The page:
Perhaps we are at a pivotal point in personal computing, and this is where we must take our stand. It is my sincere hope that there are enough scattered outposts of rebels who believe as I do and refuse to bow to the “empire” (or have done so under duress and seek an opportunity to flee.) With a critical mass we can build our own future and return to what Personal Computing was meant to be.

My Part

For years after creating the Amiga’s multitasking OS architecture I assumed operating systems would continue to improve. I figured that with five million people using the Amiga and valuing its design, I had made my contribution. I set aside my new OS visions, naively thinking that others would carry the torch onward toward the best possible future. I know now that I made a mistake, and I have come to regret it.

I am now prepared to develop the system that I have been contemplating for the last decade. I’m not talking here about making a clone of any existing system (including the Amiga). What I want is a personal computer that I would like to use: a system that is genuinely easy-to-operate, consistent, flexible, powerful, small, and fast.

My plan involves two phases. The first phase is the completion of a new scripting and control language. I have worked on the design of this language part-time for many years. Within the last few months my efforts have been full-time, and the language is nearly ready for its prototype (alpha) release. Versions will be available for each of the major platforms over the next month.

Why a language? Because I believe that the core of computing is not based on operating system or processor technologies but on language capability. Language is both a tool of thought and a means of communication. Just as our minds are shaped by human language, so are operating systems shaped by programming languages. We implement what we can express. If it cannot be expressed, it will not be implemented.

Once the language is complete and in distribution, the second phase is to develop a small and flexible operating system which is integrated in a unique way with the language. Attribute settings, control scripts, configuration, installation, interprocess communications, and distributed processing will be facilitated through the language. Applications can still be written in C and various other languages, but some aspects of their system interface will be done through the OS language. This system is slated for prototype release later in the year and will be targeted at a few different hardware platforms.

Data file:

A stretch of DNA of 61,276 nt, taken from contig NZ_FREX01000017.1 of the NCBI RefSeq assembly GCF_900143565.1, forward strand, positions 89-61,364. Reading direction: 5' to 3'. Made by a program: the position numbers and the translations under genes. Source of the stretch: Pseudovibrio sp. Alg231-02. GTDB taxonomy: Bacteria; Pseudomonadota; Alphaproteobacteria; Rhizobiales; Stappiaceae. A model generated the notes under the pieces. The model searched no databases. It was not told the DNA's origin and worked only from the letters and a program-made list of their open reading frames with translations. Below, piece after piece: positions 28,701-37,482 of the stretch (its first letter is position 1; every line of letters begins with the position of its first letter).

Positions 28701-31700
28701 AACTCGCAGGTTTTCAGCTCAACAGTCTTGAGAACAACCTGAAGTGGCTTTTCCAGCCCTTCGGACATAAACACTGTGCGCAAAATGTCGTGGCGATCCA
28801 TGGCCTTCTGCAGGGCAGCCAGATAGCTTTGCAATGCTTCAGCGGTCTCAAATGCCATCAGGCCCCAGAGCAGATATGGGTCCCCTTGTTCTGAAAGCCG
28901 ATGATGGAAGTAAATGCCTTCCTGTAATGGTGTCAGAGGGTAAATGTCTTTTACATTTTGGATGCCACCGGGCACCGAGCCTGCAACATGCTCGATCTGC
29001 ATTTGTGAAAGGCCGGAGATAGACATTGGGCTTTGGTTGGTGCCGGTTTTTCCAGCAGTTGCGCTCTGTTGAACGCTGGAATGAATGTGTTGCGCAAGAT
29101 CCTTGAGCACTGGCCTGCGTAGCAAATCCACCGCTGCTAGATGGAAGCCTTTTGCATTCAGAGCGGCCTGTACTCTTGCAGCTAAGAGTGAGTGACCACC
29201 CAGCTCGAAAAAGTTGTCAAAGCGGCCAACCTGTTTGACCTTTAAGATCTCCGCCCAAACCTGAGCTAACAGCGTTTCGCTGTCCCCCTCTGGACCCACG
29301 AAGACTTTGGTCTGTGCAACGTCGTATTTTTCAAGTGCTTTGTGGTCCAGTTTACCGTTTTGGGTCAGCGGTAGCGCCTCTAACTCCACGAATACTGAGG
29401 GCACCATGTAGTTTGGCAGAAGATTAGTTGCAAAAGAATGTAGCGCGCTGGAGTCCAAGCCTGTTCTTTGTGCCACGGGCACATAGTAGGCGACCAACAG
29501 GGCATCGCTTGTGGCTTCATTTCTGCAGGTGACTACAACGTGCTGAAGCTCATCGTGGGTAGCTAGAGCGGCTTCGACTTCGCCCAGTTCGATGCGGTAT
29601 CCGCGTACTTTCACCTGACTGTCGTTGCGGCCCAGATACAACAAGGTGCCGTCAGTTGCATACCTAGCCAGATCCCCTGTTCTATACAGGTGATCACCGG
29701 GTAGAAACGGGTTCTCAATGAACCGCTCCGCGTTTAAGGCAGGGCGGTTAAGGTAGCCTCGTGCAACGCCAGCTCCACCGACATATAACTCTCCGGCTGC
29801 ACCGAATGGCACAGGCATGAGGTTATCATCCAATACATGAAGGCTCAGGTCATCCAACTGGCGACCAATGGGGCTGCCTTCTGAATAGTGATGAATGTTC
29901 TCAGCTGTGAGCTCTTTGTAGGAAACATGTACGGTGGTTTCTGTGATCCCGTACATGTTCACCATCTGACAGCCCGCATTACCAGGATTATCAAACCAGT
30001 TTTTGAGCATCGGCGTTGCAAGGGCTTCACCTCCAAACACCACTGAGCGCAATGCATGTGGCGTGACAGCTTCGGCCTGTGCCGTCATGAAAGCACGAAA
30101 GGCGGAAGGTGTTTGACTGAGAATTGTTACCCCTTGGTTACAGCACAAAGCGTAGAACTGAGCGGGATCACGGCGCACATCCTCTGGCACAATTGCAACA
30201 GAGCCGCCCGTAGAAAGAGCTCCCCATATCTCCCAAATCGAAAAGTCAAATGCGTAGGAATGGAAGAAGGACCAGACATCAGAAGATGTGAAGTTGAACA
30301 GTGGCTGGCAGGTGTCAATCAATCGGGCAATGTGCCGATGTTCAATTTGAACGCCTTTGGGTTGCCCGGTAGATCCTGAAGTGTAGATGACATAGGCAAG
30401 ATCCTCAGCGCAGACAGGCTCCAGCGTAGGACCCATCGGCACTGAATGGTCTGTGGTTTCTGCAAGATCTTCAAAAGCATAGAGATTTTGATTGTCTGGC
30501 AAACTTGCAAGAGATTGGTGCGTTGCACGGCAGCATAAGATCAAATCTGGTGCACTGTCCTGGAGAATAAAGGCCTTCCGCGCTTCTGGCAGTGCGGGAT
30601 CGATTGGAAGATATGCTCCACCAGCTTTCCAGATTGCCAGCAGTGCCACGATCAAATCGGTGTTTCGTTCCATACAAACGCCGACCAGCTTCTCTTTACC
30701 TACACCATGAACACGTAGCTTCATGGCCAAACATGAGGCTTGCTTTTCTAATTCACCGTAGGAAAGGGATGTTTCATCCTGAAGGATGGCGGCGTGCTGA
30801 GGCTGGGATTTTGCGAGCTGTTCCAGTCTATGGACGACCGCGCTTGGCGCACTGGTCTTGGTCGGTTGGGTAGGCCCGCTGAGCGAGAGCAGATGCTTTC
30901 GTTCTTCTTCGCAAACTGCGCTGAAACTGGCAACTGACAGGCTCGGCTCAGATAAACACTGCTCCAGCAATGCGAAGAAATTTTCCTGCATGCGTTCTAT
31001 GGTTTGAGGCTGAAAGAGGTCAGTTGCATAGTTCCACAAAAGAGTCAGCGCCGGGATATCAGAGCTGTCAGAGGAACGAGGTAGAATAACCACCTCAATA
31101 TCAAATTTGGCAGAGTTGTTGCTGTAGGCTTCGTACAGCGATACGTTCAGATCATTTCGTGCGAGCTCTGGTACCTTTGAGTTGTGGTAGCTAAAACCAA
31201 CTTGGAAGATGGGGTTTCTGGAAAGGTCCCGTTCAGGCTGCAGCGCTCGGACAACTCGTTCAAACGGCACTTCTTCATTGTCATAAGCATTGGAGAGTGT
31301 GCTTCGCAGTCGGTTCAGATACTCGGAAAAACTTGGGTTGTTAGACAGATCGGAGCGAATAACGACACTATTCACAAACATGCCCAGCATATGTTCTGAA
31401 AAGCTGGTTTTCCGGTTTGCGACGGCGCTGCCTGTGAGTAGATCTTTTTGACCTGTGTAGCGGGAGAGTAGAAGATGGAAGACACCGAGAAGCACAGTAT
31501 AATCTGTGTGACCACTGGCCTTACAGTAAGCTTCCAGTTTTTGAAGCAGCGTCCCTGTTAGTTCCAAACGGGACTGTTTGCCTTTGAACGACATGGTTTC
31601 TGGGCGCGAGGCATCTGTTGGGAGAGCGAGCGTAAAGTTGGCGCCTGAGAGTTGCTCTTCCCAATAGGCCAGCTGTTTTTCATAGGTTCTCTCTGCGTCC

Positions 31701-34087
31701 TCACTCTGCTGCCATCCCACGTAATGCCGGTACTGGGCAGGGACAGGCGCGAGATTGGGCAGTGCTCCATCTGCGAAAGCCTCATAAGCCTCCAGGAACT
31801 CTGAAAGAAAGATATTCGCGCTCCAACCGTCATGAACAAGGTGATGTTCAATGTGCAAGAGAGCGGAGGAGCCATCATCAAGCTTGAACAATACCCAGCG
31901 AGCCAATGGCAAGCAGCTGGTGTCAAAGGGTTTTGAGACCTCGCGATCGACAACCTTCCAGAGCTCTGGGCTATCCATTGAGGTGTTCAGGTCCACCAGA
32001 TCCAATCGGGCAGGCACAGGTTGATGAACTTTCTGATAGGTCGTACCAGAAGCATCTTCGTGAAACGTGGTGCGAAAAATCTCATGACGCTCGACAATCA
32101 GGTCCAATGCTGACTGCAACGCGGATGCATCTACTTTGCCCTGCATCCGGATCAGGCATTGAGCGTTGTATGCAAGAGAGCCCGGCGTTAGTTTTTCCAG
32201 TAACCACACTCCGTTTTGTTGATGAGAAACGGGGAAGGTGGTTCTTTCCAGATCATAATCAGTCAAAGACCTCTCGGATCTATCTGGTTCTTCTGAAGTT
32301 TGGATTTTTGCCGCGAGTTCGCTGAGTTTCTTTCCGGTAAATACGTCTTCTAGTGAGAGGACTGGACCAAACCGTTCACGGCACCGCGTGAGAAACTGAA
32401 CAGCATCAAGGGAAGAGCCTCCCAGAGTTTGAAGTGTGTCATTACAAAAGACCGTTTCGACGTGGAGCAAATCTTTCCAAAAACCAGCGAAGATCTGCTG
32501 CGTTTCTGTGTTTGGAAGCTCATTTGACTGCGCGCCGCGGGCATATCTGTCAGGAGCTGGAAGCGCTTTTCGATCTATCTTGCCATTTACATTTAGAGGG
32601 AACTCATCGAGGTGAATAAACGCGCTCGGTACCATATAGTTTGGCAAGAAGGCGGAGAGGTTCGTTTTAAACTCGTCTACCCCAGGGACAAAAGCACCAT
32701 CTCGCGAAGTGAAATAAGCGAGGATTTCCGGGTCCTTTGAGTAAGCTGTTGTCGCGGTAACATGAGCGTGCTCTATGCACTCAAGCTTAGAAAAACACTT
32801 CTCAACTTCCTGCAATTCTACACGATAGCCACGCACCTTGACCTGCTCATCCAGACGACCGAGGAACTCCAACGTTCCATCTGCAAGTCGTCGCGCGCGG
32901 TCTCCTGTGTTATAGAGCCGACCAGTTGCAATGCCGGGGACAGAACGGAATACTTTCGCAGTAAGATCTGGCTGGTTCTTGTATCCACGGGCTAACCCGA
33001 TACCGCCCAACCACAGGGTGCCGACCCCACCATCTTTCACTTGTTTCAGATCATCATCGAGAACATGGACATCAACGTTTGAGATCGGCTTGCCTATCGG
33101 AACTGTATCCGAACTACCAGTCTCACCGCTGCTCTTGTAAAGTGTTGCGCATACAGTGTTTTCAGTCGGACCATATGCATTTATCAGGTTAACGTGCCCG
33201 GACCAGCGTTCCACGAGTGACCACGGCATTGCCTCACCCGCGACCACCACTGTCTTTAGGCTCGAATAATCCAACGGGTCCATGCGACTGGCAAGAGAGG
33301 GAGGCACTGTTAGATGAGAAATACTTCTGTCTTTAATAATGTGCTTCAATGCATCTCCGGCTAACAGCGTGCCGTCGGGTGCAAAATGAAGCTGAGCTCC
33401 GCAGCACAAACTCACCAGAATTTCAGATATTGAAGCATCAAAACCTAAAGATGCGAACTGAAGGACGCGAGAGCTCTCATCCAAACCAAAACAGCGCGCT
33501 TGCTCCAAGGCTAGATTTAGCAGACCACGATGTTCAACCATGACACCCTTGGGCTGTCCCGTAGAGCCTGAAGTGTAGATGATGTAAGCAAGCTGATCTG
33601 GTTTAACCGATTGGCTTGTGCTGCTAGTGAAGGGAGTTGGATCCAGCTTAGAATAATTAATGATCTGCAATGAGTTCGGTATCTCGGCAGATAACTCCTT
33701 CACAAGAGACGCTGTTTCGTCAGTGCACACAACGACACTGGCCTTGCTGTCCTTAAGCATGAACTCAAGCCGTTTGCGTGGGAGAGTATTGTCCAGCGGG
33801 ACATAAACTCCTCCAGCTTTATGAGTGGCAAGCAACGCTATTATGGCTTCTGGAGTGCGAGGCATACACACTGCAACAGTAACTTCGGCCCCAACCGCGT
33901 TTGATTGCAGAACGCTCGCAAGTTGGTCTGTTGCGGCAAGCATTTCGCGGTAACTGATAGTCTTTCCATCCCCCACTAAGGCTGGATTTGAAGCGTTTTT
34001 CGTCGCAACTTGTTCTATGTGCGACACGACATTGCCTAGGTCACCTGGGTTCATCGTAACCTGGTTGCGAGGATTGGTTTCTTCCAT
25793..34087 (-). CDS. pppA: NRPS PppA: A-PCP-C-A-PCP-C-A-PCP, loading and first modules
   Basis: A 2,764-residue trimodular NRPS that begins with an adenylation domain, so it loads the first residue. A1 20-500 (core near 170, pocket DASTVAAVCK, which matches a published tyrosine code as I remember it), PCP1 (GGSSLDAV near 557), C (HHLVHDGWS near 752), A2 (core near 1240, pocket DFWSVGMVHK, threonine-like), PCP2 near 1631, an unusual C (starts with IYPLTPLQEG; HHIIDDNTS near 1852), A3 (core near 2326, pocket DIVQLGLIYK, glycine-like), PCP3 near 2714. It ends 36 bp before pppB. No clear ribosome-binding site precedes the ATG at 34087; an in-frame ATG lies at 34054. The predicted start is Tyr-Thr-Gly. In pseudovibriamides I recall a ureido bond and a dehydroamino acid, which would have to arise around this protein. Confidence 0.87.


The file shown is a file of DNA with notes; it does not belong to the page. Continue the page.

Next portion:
Your Part

The language and system described above are huge projects and will require my best efforts for some time to come. This is my sole mission, and I have no other jobs or contracts to help pay the way. Yet, I have absolutely no intention of selling out to a big corporation or being driven by Wall Street greed. To do so would be to risk losing control (again) to those who lack the insight and understanding to make the best decisions in the years ahead.

Instead, my approach is to determine if there are enough of you out there who feel as I do – who want a choice, who want a system that makes you the master, and who would be willing to help support it through financial contributions.

I’ve been considering this for many months, but I’ve never done a user-funded project like this before, and I don’t know what to expect. Right now I am hopeful, but also a little nervous. It’s a big risk. If you like what I am proposing, please take to it to heart and consider what I have said, because I cannot do it without you.

It’s time to do something different. It’s time to do something for ourselves. I hope you will join with me, rebel against software complexity, and return us again to being the masters of our own Personal Computing.

Yours as always,

Carl Sassenrath

You can email comments to
Mailing address is: PO Box 268, Calpella, CA 95418